Saint-Denis — пам'ятки та цікаві факти

Saint-Denis розташовано в північній частині Франції (Departement de Seine-Saint-Denis, Region Ile-de-France), 49 кілометрів на північ від міста Region Ile-de-France. Тут ми нарахували 2 пам'ятки. Ось деякі найбільш цікаві з них: Стад Де Франс, Базиліка Сен-Дені. В околицях також є на що подивитися. На південному-сході в 3 кілометрах знаходиться Кінний театр Зінгаро. На південному-заході в 4 кілометрах знаходиться Блошиний ринок Парижа Marche aux Puces, Стадіон Де-Парі (4 км). На півдні в 4 кілометрах знаходиться Цирк "Діана Морено Борман", Музей науки та індустрії (4 км).

Пропонуємо Вам відвідати найбільш цікаві пам’ятки, які ми знайшли навколо:

результатів: 25
Кінний театр Зінгаро Aubervilliers
Блошиний ринок Парижа Marche aux Puces Saint-Ouen
Цирк "Діана Морено Борман" La Plaine-Saint-Denis
Стадіон Де-Парі Saint-Ouen
Музей науки та індустрії Pantin
Розважальний центр "Місто дитинства" Pantin
Діамантовий центр Лорензі Les Gresillons
Кінотеатр жеоди Pantin
Парк Ла-Віллетт Pantin
Театр "Полярна зірка" Saint-Ouen
Національний центр танцю Pantin
Аерокосмічний музей Dugny
Інститут культури ісламу Paris 18 Buttes-Montmartre
Музей авіації та космонавтики в Ле Бурже Dugny
Музикоград Le Pre-Saint-Gervais
Озеро ла Віллет La Villette
Паризька філармонія Le Pre-Saint-Gervais
Кладовищі Сен-Вінсен Paris 18 Buttes-Montmartre
Концертний зал «Зеніт» Le Pre-Saint-Gervais
Кабаре "Моторний кролик" Paris 18 Buttes-Montmartre
Опера "La Péniche" Paris 19 Buttes-Chaumont
Musee de Montmartre Paris 18 Buttes-Montmartre
Saint-Denis — Новини

Цікаві факти Saint-Denis

Saint Denis () is a commune in the northern suburbs of Paris France It is located from the centre of Paris Saint Denis is a subprefecture () of the department of Seine Saint Denis being the seat of the arrondissement of Saint Denis Saint Denis is home to the royal necropolis of the Basilica of...  Детальніше
Про Saint-Denis з Вікіпедії
мовою оригіналу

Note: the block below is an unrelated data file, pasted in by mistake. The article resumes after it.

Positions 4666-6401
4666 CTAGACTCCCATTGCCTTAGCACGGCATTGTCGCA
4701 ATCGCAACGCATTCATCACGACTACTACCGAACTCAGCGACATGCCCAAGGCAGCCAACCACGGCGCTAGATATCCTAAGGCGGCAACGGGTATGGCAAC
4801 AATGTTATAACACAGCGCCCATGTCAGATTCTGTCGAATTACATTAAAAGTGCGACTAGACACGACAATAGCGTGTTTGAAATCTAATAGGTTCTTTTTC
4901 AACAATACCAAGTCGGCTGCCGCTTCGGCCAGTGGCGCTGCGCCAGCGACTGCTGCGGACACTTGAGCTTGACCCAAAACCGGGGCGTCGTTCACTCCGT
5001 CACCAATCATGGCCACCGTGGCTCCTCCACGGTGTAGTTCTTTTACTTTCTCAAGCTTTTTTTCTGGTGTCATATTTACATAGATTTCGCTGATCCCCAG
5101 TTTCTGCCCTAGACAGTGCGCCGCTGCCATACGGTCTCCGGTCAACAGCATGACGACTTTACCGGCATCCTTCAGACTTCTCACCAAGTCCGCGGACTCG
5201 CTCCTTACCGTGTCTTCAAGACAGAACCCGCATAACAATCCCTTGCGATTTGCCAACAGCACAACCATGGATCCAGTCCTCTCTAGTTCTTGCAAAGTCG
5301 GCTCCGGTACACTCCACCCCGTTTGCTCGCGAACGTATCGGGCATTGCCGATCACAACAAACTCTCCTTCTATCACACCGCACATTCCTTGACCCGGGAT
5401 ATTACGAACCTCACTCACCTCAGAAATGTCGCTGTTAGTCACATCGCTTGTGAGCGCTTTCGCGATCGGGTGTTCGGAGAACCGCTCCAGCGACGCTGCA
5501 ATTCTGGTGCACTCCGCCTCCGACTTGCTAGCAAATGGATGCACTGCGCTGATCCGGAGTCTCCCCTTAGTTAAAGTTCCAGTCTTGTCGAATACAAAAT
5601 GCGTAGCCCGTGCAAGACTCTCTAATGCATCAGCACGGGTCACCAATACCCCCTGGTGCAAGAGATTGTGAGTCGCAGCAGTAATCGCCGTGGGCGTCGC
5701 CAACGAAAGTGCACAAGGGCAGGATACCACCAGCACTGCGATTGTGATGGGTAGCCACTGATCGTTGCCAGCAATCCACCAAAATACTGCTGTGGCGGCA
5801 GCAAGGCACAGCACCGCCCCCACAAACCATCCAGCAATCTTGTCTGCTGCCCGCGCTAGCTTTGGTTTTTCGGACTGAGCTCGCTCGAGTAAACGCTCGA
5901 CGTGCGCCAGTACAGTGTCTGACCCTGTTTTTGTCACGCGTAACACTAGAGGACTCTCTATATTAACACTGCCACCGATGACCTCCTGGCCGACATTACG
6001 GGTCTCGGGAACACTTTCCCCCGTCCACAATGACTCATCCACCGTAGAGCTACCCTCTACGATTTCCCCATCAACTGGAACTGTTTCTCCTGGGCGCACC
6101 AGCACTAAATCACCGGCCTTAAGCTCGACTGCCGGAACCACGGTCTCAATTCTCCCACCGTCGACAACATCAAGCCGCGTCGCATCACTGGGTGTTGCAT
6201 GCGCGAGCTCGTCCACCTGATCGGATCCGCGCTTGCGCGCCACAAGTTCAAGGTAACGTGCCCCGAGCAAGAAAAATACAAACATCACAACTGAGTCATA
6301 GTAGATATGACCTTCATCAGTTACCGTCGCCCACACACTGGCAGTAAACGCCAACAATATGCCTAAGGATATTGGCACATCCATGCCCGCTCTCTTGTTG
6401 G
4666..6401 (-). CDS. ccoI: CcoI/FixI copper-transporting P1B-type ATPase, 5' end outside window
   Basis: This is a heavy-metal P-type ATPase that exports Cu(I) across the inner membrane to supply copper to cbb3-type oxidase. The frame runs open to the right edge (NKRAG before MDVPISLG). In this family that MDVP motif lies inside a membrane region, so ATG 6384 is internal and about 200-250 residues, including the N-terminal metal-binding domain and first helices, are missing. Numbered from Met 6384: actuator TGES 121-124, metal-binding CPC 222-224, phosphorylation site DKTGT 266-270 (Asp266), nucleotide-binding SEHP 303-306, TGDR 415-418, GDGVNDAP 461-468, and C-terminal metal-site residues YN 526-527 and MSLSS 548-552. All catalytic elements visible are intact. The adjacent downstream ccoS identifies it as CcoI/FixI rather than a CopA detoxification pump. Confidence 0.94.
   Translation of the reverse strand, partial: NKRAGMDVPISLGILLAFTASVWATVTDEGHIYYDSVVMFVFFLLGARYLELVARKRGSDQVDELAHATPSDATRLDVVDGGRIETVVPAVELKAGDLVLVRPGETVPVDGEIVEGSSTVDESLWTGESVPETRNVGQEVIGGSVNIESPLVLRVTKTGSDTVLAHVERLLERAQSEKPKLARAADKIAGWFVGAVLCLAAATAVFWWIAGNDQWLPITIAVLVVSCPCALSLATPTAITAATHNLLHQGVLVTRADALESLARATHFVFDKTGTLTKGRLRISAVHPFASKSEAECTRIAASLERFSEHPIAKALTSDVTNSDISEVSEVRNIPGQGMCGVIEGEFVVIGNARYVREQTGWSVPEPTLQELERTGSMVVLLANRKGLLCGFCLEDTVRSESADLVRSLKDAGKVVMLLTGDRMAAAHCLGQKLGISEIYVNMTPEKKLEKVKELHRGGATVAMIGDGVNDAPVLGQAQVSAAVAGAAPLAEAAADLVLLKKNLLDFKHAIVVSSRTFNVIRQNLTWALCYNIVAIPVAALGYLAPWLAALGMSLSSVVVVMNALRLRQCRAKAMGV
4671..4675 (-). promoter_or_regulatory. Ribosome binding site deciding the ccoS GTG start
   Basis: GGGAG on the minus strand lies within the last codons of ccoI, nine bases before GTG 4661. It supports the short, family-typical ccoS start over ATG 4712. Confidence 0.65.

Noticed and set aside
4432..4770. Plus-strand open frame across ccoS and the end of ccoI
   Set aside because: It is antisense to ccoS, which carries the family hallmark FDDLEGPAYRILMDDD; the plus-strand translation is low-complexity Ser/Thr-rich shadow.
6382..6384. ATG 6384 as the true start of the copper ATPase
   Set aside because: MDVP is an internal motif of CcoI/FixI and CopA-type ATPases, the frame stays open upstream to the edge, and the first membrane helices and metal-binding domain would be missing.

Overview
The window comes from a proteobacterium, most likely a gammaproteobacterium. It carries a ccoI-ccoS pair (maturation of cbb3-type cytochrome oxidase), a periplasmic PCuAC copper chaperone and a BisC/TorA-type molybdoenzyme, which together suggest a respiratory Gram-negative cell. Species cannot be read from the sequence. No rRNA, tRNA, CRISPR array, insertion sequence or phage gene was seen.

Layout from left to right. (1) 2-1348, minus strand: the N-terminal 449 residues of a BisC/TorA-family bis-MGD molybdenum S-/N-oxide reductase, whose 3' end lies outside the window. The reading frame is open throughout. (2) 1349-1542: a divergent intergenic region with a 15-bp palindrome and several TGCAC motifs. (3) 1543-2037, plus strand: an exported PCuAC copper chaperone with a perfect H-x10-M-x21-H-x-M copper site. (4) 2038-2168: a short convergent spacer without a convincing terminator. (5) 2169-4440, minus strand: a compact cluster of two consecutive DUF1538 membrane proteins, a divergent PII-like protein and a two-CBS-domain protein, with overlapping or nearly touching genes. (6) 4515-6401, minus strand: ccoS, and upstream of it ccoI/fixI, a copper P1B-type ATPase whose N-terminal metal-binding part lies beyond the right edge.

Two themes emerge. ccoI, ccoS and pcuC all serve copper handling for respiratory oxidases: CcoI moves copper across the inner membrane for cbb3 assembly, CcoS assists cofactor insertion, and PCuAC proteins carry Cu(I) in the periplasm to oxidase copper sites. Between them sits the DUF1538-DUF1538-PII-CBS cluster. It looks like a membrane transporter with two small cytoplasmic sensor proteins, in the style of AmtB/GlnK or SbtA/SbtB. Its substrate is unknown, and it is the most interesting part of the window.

Saint-Denis () is a commune in the northern suburbs of Paris, France. It is located from the centre of Paris. Saint-Denis is a subprefecture () of the department of Seine-Saint-Denis, being the seat of the arrondissement of Saint-Denis.Saint-Denis is home to the royal necropolis of the Basilica of Saint Denis and was also the location of the associated abbey. It is also home to France's national football and rugby stadium, the Stade de France, built for the 1998 FIFA World Cup.Saint-Denis is a formerly industrial suburb currently reconverting its economic base.Inhabitants of Saint-Denis are called Dionysiens.Зміст1 Name2 History2.1 Heraldry3 Demographics3.1 Immigration3.1.1 Maghrebians4 Transport5 Crime6 Education7 Personalities8 Points of interest9 International relations9.1 Twin towns — Sister cities10 References11 Further reading12 External linksNameUntil the 3rd century, Saint-Denis was a large settlement called Catcolacus or Catculliacum, probably meaning "estate of Catullius", a Gallo-Roman landowner. About 250 CE, the first bishop of Paris, Saint Denis, was martyred on Montmartre hill and buried in Catolacus. Shortly after 250 his grave became a shrine and a pilgrimage centre, with the building of the Abbey of Saint Denis, and the settlement was renamed Saint-Denis.In 1793, during the French Revolution, Saint-Denis was renamed Franciade in a gesture of rejection of religion. In 1803, however, under the Consulate of Napoléon Bonaparte, the city reverted to its former name of Saint-Denis.HistoryDuring its history, Saint-Denis has been closely associated with the French royal house; starting from Dagobert I, almost every French king was buried in the Basilica.However, Saint-Denis is older than that. In the 2nd century, there was a Gallo-Roman village named Catolacus on the location that Saint-Denis occupies today. Saint Denis, the first bishop of Paris and patron saint of France, was martyred in about 250 and buried in the cemetery of Catolacus. Denis' tomb quickly became a place of worship.Around 475, Sainte Geneviève had a small chapel erected on Denis' tomb, which by then had become a popular destination for pilgrims.It was this chapel that Dagobert I had rebuilt and turned into a royal monastery. Dagobert granted many privileges to the monastery: independence from the bishop of Paris, the right to hold a market, and, most importantly, he was buried in Saint-Denis; a tradition which was followed by almost all his successors.During the Middle Ages, because of the privileges granted by Dagobert, Saint-Denis grew to become very important. Merchants from all over Europe (and indeed from the Byzantine Empire) came to visit its market.In 1140, Abbot Suger, counselor to the King, granted further privileges to the citizens of Saint-Denis. He also started the work of enlarging the basilica that still exists today, often cited as the first example of Gothic Architecture.Rolf, Toman (ed.) (2004). Der Gothisch. Ullmann & Könemann // Swaan, Wim (1969). The Gothic Cathedral // Several others. The new church was consecrated in 1144.Saint-Denis suffered heavily in the Hundred Years' War; of its 10,000 citizens, only 3,000 remained after the war.Посилання на зображення Battle of Saint-Denis (1567)Посилання на зображення Saint-Denis 1830During the French Wars of Religion, the Battle of Saint-Denis was fought between Catholics and Protestants on 10 November 1567. The Protestants were defeated, but the Catholic commander Anne de Montmorency was killed. In 1590, the city surrendered to Henry IV, who converted to Catholicism in 1593 in the abbey of Saint-Denis.King Louis XIV started several industries in Saint-Denis: weaving and spinning mills and dyehouses. His successor, Louis XV, whose daughter was a nun in the Carmelite convent, took a lively interest in the city: he added a chapel to the convent and also renovated the buildings of the royal abbey.Посилання на зображення Maison d'éducation de la Légion d'honneur de Saint-Denis.During the French Revolution, not only was the city renamed "Franciade" from 1793 to 1803, but the royal necropolis was looted and destroyed. The remains were removed from the tombs and thrown together; during the French Restoration, since they could not be sorted out anymore, they were reburied in a common ossuary.The last king to be interred in Saint-Denis was Louis XVIII. After France became a republic and an empire, Saint-Denis lost its association with royalty.On 1 January 1860, the city of Paris was enlarged by annexing neighboring communes. On that occasion, the commune of La Chapelle-Saint-Denis was disbanded and divided between the city of Paris, Saint-Denis, Saint-Ouen, and Aubervilliers. Saint-Denis received the north-western part of La Chapelle-Saint-Denis.During the 19th century, Saint-Denis became increasingly industrialized. Transport was much improved: in 1824 the Canal Saint-Denis was constructed, linking the Canal de l'Ourcq in the northeast of Paris to the River Seine at the level of L'Île-Saint-Denis, and in 1843 the first railway reached Saint-Denis. By the end of the century, there were 80 factories in Saint-Denis.The presence of so many industries also gave rise to an important socialist movement. In 1892, Saint-Denis elected its first socialist administration, and by the 1920s, the city had acquired the nickname of la ville rouge, the red city. Until Jacques Doriot in 1934, all mayors of Saint-Denis were members of the Communist Party.During the Second World War, after the defeat of France, Saint-Denis was occupied by the Germans on 13 June 1940. There were several acts of sabotage and strikes, most notably on 14 April 1942 at the Hotchkiss factory. After an insurgency which started on 18 August 1944, Saint-Denis was liberated by General Leclerc on 27 August 1944.After the war, the economic crisis of the 1970s and 1980s hit the city, which was heavily dependent on its heavy industry.During the 1990s, however, the city started to grow again. The 1998 FIFA World Cup provided an enormous impulse; the main stadium for the tournament, the Stade de France, was built in Saint-Denis, along with many infrastructural improvements, such as the extension of the metro to Saint-Denis-Université. The stadium is used by the national football and rugby teams for friendly matches. The Coupe de France, Coupe de la Ligue and Top 14 final matches are held there, as well as the Meeting Areva international athletics event.Посилання на зображення Rue Gabriel Péri, a pedestrian zone in Saint-Denis, in 2012.Since 2000, Saint-Denis works together with seven neighbouring communes (Aubervilliers, Villetaneuse, Pierrefitte-sur-Seine, Épinay-sur-Seine, L'Île-Saint-Denis (since 2003), Stains (since 2003) and La Courneuve (since 2005) in Plaine Commune.In 2003, together with Paris, Saint-Denis hosted the second European Social Forum.Heraldry Motto : Saint Denys Montjoie ! the arms of Saint-Denis are blazoned : Azure semé de lys Or (=France Ancient).Blason de Saint-Denis.svgArms of Saint-DenisPhoto du blason de la ville de saint denis.JPGArms on the front of the post office, rue de la RépubliqueDemographicsImmigrationMaghrebiansAs of 2008 18.1% of the population of Saint-Denis was Maghrebian.Maxwell, Rahsaan Daniel. Tensions and Tradeoffs: Ethnic Minority Migrant Integration in Britain and France. ProQuest, 2008. p. 197. ISBN 0549874585, 9780549874584. Melissa K. Brynes, author of French Like Us? Municipal Policies and North African Migrants in the Parisian Banlieues, 1945--1975, wrote that in the middle of the 20th Century, "few of [the Paris-area communes with North African populations] were as engaged with their migrant communities as the Dionysiens."Byrnes, Melissa K. French Like Us? Municipal Policies and North African Migrants in the Parisian Banlieues, 1945--1975. ProQuest, 2008. ISBN 0549741224, 9780549741220. p. 283.TransportПосилання на зображення RER B at La Plaine - Stade de FranceSaint-Denis is served by four stations on Paris Métro Line 13: Carrefour Pleyel, Saint-Denis - Porte de Paris, Basilique de Saint-Denis (in the centre of town, near the Saint Denis Basilica), and Saint-Denis – Université.Saint-Denis is also served by La Plaine – Stade de France station on Paris RER line B, which is the closest station to the Stade de France.Finally, Saint-Denis is also served by two stations on Paris RER line D: Stade de France – Saint-Denis and Saint-Denis. This last station, historically the only rail station in Saint-Denis before the arrivals of the Métro and the RER, serves also as an interchange station for the Transilien Paris – Nord suburban rail line.CrimeSaint-Denis and its surrounding areas are infamous in France for their crime rate. In 2005 it had 150.71 criminal incidents per 1000 inhabitants, far higher than the national average (83 per 1000) and higher than its department of Seine-Saint-Denis (95.67 per 1000). Police efficiency has been reported as very low, with only 19.82% of crimes solved by the police.EducationSaint-Denis has 29 public écoles maternelles."La liste des écoles maternelles de Saint-Denis." Saint-Denis. Retrieved on 1 February 2012. Saint-Denis has 30 public écoles élémentaires, with one of those schools (École Élémentaire Maria Casarès) being an intercommunal school."La liste des écoles élémentaires de Saint-Denis." Saint-Denis. Retrieved on 1 February 2012. Saint-Denis has eight public collèges."Les collèges dans la ville." Saint-Denis. Retrieved on 31 January 2012. Saint-Denis has Lycée Bartholdi, Lycée Paul Éluard, Lycée Suger, and Lycée d’application de l’E.N.N.A."Les lycées dans la ville." Saint-Denis. Retrieved on 31 January 2012.Saint-Denis has one private elementary, middle, and high school (Ensemble scolaire Jean-Baptiste de La Salle et Notre-Dame de la Compassion) and one private middle and high school (Collège et lycée Saint-Vincent de Paul).Personalities Angelo Debarre, musician Nakibou Aboubakari, footballer Jean-Christophe Bahebeck, footballer Paule Baudouin, handball player Maurice Beyina, basketball player Thievy Bifouma, footballer Franck Chantalou, karateka Vincent Clarico, athlete Pierre Degeyter, composer Charles Dezobry, author Phousseyne Diaby, footballer Paul Éluard, poet Auguste Gillot, mayor Jean-Marc Grava, athlete Auriol Guillaume, footballer Abdelaziz Kamara, footballer Vasseko Karamoko, footballer Jonathan Kodjia, footballer Moussa Koita, footballer Albert Lebourg, painter Loic Lumbilla footballer Rosere Manguelle, footballer Claude Monet, painter Louis-Gabriel Moreau, painter Rodrigue Nordin, athlete Francisque Poulbot, illustrator Michael Raffaelli, painter Yannis Salibur, footballer Kool Shen, rapper (Suprême NTM)Gross, Joan, David McMurray, and Ted Swedenburg. "Arab Noise and Ramadan Nights: Rai, Rap, and Franco-Maghrebi Identities" (Anthropology: Postcolonial Studies). In: Lavie, Smadar and Ted Swedenburg. Displacement, Diaspora, and Geographies of Identity. Duke University Press, 1996. ISBN 0822317206, 9780822317203. p. 142. Paul Signac, painter William Soliman, basketball player Joey Starr, rapper (Suprême NTM) Brahim Thiam, footballer Alassane Toure, footballer Alioune Toure, footballer Yannick Urbino, athlete Maurice Utrillo, painter Sabrina Ouazani, actress Sami Ameziane, humourist (Le comte de Bouderbala)<Points of interest Musée Bouilhet-Christofle, a museum centred on silver plate and cutlery Basilica of St Denis, a 12th-century church, burial place of kings of France Stade de France, the national stadium of France Cité du Cinéma, film studios founded by Luc Besson.International relationsTwin towns — Sister citiesSaint-Denis is twinned with: Córdoba, Spain Gera, Germany Coatbridge, United Kingdom Guarulhos, Brazil Sesto San Giovanni, Italy Tuzla, Bosnia and Herzegovina Nazareth, IsraelReferencesFurther reading Hirji, Shazmin. "Outside Paris" (Archive). The Harvard Crimson. September 13, 2012. - Opinion sectionExternal links INSEE City council website Saint-Denis, a town in the Middle Ages